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Why Some FAs Are Happy the SEC is Targeting Cost Disclosure

By Crucial Clips     February 14, 2018
The following text is a transcript of a portion of a speaker's presentation made at an industry conference or during an interview. This transcript solely represents the view of the individual who spoke, and not the view of Financial Advisor IQ or any other group.
Source: FA-IQ, Feb. 8, 2018 

RITA RAAGAS DE RAMOS, SPECIAL PROJECTS MANAGER, FA-IQ: Hello, I’m Rita Raagas De Ramos from Financial Advisor IQ and with me is Norm Cook, president and chief marketing officer of Halite Partners.

The SEC has come up with its exam priorities for 2018 and one of the things that came up this year was highlighting investor protection, which I guess is no surprise. But they specifically mention the disclosure of costs. Now, what do you think about the inclusion of that and, as a firm, how are you dealing with this as a compliance issue and a compliance priority?

NORM COOK, PRESIDENT, HALITE PARTNERS: So, Halite, the name of our firm, actually means “transparency.” It’s rock salt and transparency is one of the attributes of rock salt. And so we have always operated in the best interests of our client in fully disclosing fees. Because fees are known. And so we want to make sure that we are always looking at how much it costs to be in any investment vehicle. And our clients should know what that cost is because ultimately it is a deterrent on their performance. And so we are very, very transparent and open about fees.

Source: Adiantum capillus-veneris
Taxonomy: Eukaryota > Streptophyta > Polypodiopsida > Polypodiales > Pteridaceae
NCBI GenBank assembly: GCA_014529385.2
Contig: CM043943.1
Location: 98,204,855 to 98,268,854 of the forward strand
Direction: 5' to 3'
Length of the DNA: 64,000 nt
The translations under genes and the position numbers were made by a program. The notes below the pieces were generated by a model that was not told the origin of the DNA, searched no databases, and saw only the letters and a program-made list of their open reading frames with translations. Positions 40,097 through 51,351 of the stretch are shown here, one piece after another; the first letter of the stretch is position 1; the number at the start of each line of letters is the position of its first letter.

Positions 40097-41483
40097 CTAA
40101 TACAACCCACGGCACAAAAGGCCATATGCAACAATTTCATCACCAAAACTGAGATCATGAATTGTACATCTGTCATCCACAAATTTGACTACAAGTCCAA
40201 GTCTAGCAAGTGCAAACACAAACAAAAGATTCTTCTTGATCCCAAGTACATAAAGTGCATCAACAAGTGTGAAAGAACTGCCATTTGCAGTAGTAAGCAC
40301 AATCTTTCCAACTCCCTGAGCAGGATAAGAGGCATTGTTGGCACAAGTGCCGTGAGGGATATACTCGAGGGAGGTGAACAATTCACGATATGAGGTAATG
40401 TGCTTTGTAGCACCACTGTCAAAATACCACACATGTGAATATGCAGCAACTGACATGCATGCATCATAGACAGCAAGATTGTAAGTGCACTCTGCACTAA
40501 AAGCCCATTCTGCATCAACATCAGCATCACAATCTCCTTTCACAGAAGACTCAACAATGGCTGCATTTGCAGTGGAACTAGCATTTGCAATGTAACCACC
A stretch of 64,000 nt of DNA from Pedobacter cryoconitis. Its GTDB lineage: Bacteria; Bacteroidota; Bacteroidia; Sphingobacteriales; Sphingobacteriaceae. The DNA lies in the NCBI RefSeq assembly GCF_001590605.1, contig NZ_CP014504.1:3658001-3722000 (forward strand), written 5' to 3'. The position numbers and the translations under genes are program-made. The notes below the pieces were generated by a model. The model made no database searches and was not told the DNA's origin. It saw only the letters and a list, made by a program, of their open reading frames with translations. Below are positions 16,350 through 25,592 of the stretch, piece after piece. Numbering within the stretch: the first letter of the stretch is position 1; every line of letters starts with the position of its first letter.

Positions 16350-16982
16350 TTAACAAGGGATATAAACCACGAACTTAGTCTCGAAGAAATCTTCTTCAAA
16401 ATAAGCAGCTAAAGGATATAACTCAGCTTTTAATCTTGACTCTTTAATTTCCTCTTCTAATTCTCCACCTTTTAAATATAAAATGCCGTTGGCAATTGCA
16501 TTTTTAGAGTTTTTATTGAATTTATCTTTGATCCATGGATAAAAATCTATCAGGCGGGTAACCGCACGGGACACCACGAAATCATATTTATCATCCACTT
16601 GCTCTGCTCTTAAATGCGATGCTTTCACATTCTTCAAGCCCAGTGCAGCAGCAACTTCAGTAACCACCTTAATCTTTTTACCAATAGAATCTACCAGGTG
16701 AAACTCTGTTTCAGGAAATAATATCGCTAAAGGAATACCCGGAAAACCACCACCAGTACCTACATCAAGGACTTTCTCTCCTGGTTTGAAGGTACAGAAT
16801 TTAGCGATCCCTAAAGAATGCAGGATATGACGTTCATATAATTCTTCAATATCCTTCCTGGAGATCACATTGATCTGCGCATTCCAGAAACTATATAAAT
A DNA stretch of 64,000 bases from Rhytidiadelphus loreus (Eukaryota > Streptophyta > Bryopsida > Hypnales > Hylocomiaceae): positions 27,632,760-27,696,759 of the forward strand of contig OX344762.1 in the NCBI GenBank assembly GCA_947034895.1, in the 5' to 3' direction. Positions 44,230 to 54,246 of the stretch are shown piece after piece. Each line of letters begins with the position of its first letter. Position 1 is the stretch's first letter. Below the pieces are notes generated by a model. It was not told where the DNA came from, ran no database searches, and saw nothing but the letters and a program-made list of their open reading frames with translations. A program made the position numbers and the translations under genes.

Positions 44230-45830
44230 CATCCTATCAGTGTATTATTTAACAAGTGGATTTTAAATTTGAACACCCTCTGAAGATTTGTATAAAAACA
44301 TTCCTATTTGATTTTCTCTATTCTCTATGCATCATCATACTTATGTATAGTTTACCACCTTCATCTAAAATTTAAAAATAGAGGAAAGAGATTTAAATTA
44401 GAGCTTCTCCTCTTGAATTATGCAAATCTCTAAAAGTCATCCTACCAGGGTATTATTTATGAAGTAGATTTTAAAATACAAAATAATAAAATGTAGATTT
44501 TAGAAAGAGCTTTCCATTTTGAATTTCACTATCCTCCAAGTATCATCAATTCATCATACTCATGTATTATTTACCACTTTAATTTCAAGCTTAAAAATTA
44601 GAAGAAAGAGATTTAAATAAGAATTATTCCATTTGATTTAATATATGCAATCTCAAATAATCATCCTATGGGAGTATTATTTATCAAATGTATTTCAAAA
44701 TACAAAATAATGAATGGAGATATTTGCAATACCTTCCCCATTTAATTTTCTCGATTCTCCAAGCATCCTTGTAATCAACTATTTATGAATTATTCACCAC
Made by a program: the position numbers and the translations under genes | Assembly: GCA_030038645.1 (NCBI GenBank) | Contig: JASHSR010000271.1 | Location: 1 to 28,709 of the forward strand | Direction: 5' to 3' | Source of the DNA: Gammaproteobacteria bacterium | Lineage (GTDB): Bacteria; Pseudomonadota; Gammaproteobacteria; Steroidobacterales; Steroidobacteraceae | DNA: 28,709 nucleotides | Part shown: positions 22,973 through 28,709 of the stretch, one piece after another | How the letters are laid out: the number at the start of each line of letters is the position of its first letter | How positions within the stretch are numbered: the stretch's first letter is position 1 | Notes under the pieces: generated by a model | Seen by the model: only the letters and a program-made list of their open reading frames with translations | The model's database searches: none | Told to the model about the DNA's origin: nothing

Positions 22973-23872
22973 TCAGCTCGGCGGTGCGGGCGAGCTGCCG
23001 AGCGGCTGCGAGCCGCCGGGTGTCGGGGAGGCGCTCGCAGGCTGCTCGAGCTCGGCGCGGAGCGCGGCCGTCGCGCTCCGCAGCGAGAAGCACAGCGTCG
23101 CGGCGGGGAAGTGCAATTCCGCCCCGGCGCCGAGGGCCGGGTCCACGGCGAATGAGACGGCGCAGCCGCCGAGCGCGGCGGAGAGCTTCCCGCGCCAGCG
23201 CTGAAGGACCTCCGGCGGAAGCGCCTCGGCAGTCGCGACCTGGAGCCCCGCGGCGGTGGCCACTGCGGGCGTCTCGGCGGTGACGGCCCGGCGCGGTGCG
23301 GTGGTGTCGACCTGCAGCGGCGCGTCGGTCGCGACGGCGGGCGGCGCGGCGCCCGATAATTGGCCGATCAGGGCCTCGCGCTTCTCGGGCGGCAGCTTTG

So we are excited about the fact that these rules are going to be engaged and they’ll be uniform. And we think that it is in the best interest of the clients, for sure.

RITA RAAGAS DE RAMOS: How do you handle choosing the right investments for your clients in terms of this topic, in terms of the disclosure of costs? I mean, do you necessarily veer away from the more active or the more expensive funds or products in order to just go with the lower cost ones?

NORM COOK: Yeah, that’s a great question. We believe that, when an active strategy can produce enough excess return to justify the fees, and we feel that it is consistent and the manager of the fund will be able to do that, we are certainly going to put our clients’ capital to work in that strategy.

But, again, fees are known. So if we don’t believe that an active strategy or more sophisticated investment approach is worth the fees or the risk is too high, then we will go a more passive strategy. So we’re constantly evaluating what is the fee that a client is going to have to pay and what is the expected alpha or excess return for that strategy above and beyond the fees?

So we do not shy away from it at all. We’re constantly evaluating whether or not that strategy or that manager can outperform.

RITA RAAGAS DE RAMOS: Two other items in the SEC exam priorities are the crypto-currencies and the initial coin offerings. What is your take on that? Is that something that you invest in on behalf of your clients?

NORM COOK: We do not invest on behalf of our clients in any crypto-currencies. We certainly are following and monitoring what is going on in that environment, but we do not believe that it is a suitable choice for any of our clients.

RITA RAAGAS DE RAMOS: Cybersecurity is also an exam priority and I know that this is something that you are monitoring in terms of the developments in regulations. Now, for a new company like Halite, how secure do you feel your systems are against any cyberattack?

NORM COOK: Well, one of the advantages of being a new firm is that we have the ability to go out and acquire the best in technology without any of the legacy systems that other people have to deal with. So it’s been a huge advantage for us in starting our firm is that we are able to find out what is the best technology in cybersecurity that make sure that our clients’ data and information is always secure.

RITA RAAGAS DE RAMOS: Thank you, Norm.

NORM COOK: Thank you.